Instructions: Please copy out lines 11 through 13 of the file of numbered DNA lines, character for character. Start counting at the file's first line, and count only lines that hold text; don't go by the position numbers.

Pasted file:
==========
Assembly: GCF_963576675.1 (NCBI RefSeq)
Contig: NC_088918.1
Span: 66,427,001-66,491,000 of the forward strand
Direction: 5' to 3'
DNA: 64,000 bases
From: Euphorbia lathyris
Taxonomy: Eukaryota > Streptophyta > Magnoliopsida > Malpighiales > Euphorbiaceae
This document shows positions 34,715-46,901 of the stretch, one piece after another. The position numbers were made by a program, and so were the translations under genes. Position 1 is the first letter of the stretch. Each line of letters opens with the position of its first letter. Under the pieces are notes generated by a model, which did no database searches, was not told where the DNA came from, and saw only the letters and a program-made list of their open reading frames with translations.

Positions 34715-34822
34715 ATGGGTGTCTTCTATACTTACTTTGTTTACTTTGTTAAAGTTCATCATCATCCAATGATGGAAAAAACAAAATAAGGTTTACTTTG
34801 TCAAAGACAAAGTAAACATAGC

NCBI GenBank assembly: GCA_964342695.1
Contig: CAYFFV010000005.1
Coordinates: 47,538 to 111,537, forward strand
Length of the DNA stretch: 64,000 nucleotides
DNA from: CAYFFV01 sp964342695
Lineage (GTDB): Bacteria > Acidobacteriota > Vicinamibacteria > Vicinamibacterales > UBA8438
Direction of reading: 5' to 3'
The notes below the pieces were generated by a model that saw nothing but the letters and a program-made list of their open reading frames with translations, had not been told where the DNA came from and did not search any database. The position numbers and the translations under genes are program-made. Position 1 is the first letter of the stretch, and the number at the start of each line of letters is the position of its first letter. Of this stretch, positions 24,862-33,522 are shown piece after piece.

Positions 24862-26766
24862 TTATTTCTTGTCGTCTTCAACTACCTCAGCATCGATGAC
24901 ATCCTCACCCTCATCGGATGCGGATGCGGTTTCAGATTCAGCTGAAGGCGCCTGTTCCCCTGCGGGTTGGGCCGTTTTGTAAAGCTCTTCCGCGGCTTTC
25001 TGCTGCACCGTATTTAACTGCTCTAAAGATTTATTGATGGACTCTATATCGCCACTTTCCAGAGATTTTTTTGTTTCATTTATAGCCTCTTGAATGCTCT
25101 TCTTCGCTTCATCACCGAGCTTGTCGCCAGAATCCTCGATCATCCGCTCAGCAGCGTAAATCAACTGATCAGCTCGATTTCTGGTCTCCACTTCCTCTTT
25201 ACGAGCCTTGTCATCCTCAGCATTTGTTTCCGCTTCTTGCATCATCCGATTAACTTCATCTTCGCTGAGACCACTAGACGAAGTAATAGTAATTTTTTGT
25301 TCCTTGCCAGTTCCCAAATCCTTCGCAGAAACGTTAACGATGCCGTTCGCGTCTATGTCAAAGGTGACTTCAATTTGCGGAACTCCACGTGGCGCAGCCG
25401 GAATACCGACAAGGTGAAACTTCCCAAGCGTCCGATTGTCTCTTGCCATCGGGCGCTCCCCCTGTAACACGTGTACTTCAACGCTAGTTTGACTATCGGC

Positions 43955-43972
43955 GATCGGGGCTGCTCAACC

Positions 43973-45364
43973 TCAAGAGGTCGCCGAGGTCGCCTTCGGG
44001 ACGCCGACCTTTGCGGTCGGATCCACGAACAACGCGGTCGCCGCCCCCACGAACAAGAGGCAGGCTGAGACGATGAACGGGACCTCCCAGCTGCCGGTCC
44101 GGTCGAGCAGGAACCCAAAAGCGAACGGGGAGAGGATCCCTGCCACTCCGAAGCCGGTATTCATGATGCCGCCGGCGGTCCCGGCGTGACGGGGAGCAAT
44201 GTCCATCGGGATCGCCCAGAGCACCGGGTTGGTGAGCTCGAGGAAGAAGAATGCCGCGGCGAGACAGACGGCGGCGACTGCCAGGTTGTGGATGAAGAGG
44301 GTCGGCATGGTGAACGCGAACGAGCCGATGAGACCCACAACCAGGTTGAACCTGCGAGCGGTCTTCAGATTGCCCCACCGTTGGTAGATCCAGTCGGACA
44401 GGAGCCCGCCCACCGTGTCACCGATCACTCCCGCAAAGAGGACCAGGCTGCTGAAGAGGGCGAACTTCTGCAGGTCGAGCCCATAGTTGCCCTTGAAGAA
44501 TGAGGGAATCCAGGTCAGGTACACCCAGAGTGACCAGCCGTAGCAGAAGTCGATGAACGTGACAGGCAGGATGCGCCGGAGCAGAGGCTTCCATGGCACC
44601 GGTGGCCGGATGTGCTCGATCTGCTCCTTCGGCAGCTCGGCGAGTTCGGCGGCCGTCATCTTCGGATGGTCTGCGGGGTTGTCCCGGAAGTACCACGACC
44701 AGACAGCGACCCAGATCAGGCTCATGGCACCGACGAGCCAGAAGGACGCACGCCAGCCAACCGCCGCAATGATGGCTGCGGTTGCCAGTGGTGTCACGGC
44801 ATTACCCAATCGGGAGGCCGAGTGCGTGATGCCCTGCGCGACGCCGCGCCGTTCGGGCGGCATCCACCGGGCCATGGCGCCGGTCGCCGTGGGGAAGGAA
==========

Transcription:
34801 TCAAAGACAAAGTAAACATAGC

NCBI GenBank assembly: GCA_964342695.1
Contig: CAYFFV010000005.1